7. After he and his daughter, Miranda, see the catamounts on Mount Republic Scottie can no longer advocate the resort's expansion plans. Furthermore, he can no longer act as a seemingly neutral player. What forces him to take sides? Speculate on what Scottie might have done had he seen the catamounts alone. Considering the financial repercussions, what might you have done?
8. Miranda, like her mother and her aunt Patience, has also inherited the Avery dowsing gene. Patience, who acts as Miranda's dowsing mentor fears that Scottie and Laura may stifle Miranda's talent. She tells Laura that "Your daughter's gift makes mine look like a dime store ruby" (page 58). What would you do as Miranda's parents? Would you allow Miranda to explore and develop her talent?
9. Regarding the fact that there are more male dowsers than female ones, Patience maintains that it yet another example of how men have "usurped control of yet one more God-given female talent" (page 49). Do you agree with Patience? Are certain professions naturally more suited to women? To men?
10. Vermont's drought has a profound affect on Miranda who is extremely sensitive and empathetic to the natural surroundings. Referring to her Aunt Patience and the legendary dowser, Elias Gray, she laments: "I wish they could find water in the sky as easily as they find it underground" (page 103). Does her wish come true? Discuss the scene that takes place at the Chittenden River after Patience and Reedy's wedding ceremony.
11. Part Three, the novel's finale, is written in Miranda's voice. Why do you suppose the author chooses to end with Miranda's postscript? What does the reader learn from Miranda that would have been impossible to learn from the narrator? Was it a satisfying ending for you? Why or why not?

About The Author

Photo Credit: Victoria Blewer

Chris Bohjalian is the author of twelve novels, including the New York Times bestsellers, Secrets of Eden, The Double Bind, Skeletons at the Feast, and Midwives.  His work has been translated into twenty-six languages.  He lives in Vermont with his wife and daughter.   Visit him at or .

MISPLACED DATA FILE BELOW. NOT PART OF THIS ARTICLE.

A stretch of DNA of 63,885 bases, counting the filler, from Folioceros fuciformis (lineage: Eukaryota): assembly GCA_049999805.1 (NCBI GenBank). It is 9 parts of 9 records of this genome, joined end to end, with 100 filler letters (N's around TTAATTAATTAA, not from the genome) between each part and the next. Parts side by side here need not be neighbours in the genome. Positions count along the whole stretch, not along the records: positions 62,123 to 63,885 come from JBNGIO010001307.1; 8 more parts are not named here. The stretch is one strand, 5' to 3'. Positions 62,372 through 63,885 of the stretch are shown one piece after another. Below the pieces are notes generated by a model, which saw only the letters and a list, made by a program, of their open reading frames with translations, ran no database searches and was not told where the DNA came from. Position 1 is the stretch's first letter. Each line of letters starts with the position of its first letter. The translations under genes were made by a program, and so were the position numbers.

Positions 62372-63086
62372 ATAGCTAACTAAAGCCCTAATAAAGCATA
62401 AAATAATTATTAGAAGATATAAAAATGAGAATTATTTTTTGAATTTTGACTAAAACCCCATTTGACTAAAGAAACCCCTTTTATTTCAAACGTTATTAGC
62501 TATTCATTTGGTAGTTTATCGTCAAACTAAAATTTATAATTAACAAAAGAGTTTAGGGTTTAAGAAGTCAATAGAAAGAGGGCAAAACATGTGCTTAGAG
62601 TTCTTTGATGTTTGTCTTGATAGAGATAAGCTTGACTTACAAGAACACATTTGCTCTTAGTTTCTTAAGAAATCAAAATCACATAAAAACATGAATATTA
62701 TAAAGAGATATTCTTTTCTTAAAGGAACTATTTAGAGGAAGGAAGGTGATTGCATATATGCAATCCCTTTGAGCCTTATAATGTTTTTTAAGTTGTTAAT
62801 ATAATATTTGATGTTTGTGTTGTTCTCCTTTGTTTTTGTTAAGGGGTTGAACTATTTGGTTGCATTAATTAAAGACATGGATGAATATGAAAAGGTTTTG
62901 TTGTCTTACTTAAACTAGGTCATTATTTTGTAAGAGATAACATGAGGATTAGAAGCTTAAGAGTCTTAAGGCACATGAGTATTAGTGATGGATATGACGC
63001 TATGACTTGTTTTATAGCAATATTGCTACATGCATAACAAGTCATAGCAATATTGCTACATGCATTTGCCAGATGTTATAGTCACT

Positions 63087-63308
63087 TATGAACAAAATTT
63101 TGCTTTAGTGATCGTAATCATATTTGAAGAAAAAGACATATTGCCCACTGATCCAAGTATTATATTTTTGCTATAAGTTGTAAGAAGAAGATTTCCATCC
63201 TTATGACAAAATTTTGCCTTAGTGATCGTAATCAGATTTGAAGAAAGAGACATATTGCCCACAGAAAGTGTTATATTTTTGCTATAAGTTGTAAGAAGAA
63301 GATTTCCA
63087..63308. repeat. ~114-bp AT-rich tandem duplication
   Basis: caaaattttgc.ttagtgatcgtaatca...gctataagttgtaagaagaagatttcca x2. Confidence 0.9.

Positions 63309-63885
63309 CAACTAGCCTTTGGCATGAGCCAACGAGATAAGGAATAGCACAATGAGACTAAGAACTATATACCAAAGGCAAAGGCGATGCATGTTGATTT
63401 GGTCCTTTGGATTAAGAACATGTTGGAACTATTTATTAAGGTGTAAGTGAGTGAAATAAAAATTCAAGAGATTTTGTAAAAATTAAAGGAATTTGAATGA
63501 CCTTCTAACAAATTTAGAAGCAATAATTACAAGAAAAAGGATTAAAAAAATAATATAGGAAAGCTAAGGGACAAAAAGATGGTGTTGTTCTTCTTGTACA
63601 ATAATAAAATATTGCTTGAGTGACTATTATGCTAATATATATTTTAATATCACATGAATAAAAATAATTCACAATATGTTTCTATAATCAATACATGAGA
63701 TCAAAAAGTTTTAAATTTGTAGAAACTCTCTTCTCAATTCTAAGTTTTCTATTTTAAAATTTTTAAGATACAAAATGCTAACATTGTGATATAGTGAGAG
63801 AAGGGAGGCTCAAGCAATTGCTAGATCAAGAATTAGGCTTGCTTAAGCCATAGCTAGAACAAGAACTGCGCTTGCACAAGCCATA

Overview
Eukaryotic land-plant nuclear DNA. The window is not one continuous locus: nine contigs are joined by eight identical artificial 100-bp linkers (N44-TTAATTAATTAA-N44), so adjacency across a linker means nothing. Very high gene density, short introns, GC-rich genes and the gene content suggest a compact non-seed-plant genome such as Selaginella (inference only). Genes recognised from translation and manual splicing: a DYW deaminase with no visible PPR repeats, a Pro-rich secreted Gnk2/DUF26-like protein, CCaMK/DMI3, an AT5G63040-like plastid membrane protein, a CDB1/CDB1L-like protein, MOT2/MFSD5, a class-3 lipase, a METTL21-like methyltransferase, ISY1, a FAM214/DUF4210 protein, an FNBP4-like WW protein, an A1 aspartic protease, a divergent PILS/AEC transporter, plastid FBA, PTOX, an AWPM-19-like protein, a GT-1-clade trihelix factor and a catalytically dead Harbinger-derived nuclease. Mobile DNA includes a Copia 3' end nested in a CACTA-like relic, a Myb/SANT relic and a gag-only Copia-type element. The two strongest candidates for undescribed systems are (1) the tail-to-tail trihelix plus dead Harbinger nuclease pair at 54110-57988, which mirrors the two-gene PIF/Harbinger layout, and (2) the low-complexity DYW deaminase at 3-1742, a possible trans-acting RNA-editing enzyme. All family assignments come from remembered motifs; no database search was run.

Product Details

  • Publisher: Touchstone (April 8, 1997)
  • Length: 352 pages
  • ISBN13: 9780684826127

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Raves and Reviews

"As welcome as rain on a parched garden."

– Sally Eckhoff, New York Newsday

"In Chris Bohjalian's wise, splendid book, we hear the echo and avalanche made when centuries collide. One of the most elegantly philosophical, urgent -- yet somehow timeless -- novels of these perilous times."

– Howard Norman National Book Award finalist

"A bewitching tale from New England by a writer with a generous heart for his subjects, and respect for a landscape he clearly loves. Chris Bohjalian's voice is as steady and sure as Vermont rain."

– Cathie Pelletier, author of Beaming Sonny Home

"I was charmed by the mixture of country lore and planning boards, new age witches and old-fashioned family duties....For anyone interested in the way that we live with the land, on the land, today, this novel makes for a thoughtful evening or two of entertaining reading."


"Anyone whose family is divided between conservatives and liberals will squirm with recognition....Anyone who has enjoyed the pretension to being an insider in a capital city -- be it Montpelier or Washington -- will laugh uncomfortably."

– The Washington Post Book World

"Bohjalian's book is as beautifully made as a Windsor chair, as comforting as a long woodpile in October, and as flavorful as a Northern Spy apple."

– Providence Journal